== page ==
Katie Ledecky Sets Championship Record During Day One Prelims at Worlds

Photo Courtesy: Erich Schlegel-USA TODAY Sports

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Katie Ledecky set a new championship record in the women’s 400 free prelims at the FINA World Championships, highlighting a fast first session at the Danube Arena in Budapest. Other top seeds included Adam PeatySarah Sjostrom and Katinka Hosszu.

Read below for full event-by-event coverage of the session.

Full results

Event Schedule:

  • Women’s 100 fly
  • Men’s 400 free
  • Women’s 200 IM
  • Men’s 100 breast
  • Women’s 400 free
  • Men’s 100 breast
  • Women’s 400 free relay
  • Men’s 400 free relay

Women’s 100 Fly

Sweden’s Sarab Sjostrom got her World Championships off to a rocking start when she challenged her own world record in the prelims of the women’s 100 fly. Sjostrom recorded a time of 55.96, faster than any other woman in history has ever gone, to secure the No. 1 seed into semi-finals.

Kelsi Worrell of the United States qualified second in 56.44, improving to second in the world this year behind Sjostrom, and Australia’s Emma McKeon was third in 56.81, moving her to third in the world. Worrell’s time improved on her own lifetime best of 56.46 from the 2016 U.S. Olympic Trials.

Japan’s Rikako Ikee took fourth in 57.45, while Canada’s Penny Oleksiak, the World Junior Record-holder and Olympic silver medalist behind Sjostrom, was fifth in 57.51. Also finishing among the top eight were China’s Zhang Yufei (57.54), South Korea’s An Sehyeon (57.83) and Russia’s Svetlana Chimrova (57.85).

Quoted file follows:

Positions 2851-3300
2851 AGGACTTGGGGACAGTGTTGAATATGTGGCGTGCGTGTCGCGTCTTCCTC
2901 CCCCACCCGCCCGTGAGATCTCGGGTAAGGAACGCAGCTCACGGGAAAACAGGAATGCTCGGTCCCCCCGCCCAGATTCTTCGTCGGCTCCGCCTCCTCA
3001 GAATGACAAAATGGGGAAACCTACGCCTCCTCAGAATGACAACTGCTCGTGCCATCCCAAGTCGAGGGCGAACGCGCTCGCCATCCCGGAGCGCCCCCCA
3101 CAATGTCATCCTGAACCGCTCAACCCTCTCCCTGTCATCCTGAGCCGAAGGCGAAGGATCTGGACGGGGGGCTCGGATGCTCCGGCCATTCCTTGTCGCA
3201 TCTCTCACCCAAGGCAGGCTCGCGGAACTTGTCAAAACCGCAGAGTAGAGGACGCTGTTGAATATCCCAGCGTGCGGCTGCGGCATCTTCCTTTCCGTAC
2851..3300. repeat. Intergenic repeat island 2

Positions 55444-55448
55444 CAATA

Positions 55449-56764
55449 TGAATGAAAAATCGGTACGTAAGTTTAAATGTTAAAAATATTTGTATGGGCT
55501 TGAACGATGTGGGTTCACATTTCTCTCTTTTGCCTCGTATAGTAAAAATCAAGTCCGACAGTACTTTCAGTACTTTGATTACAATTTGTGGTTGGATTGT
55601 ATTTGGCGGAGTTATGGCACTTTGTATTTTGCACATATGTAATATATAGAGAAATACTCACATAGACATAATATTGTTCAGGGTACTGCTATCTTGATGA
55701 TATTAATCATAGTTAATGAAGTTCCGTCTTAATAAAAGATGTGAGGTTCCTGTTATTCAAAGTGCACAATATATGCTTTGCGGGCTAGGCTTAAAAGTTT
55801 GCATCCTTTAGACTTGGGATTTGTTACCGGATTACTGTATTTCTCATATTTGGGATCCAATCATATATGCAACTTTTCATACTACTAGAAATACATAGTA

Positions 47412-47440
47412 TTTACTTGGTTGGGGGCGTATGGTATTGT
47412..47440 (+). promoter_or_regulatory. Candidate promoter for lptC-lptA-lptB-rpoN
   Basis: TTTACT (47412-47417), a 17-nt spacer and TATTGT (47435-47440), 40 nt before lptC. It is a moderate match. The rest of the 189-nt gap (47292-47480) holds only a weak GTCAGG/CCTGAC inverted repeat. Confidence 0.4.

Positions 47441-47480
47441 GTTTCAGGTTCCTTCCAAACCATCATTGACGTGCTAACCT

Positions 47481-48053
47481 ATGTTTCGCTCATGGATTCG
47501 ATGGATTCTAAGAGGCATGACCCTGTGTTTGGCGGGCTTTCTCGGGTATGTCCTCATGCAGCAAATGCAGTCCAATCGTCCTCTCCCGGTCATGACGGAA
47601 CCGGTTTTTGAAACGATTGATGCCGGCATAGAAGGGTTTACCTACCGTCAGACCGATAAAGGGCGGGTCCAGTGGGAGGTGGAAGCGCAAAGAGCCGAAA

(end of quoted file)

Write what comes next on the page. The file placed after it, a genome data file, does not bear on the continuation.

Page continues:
Italy’s Ilaria Bianchi took ninth in 57.98, and she will be joined in the semi-finals by Hungary’s Liliana Szilagyi (58.00), the USA’s Sarah Gibson (58.00), Germany’s Aleina Schmidtke (58.24), Belgium’s Kimberly Buys (58.45), China’s Lu Ying (58.51), Great Britain’s Margaret Thomas (58.65) and Australia’s Brianne Throssell (58.66).


Men’s 400 Free

Austria’s Felix Auboeck was the surprising No. 1 seed in the first men’s event of the World Championships, posting a time of 3:44.19 to win his heat from lane seven and beat out 2012 Olympic gold medalist Sun Yang.

Auboeck’s effort made him the fourth-fastest performer in the world this year, while Sun, ranked No. 1 at 3:42.16, qualified second for China. The third seed went to Australia’s David McKeon in 3:45.56.

South Korea’s Park Tae Hwan, the Olympic gold medalist in 2012, finished fourth in 3:45.57. Park missed the Olympic final in the event last summer but has rebounded considerably this year.

Australian Olympic gold medalist Mack Horton was fifth in 3:45.60, followed by Great Britain’s James Guy (3:45.64), Italy’s Gabriele Detti (3:45.72) and the USA’s Zane Grothe (3:46.14).


Women’s 200 IM

Hungary’s Katinka Hosszu put up by far the fastest time in the prelims of the women’s 200 IM, coming in at 2:07.49 to finish more than 2.5 seconds ahead of anyone else in the qualifying round. She also chopped a second off her own world No. 1-ranked time.

Canada’s Sydney Pickrem qualified second for the semis in 2:10.14, while the USA’s Madisyn Cox was third in 2:10.16.

Great Britain’s Siobhan-Marie O’Connor, the Olympic silver medalist in the event, took fourth in 2:10.42, and then there was a gap back to the fifth-place swimmer, Japan’s Runa Imai (2:11.15). Also making the top eight were Great Britain’s Hannah Miley, South Korea’s Seoyeong Kim (2:11.33) and Japan’s Yui Ohashi (2:11.44).

American Melanie Margalis, who took fourth in the event in Rio, qualified ninth for the semi-finals in 2:11.47, and Canada’s Erica Seltenreich-Hodgson was 10th in 2:11.67. Also getting two semi-finalists, along with Japan, the U.S. and Canada, was Hungary, as Zsuzsanna Jakobos qualified 11th in 2:12.10.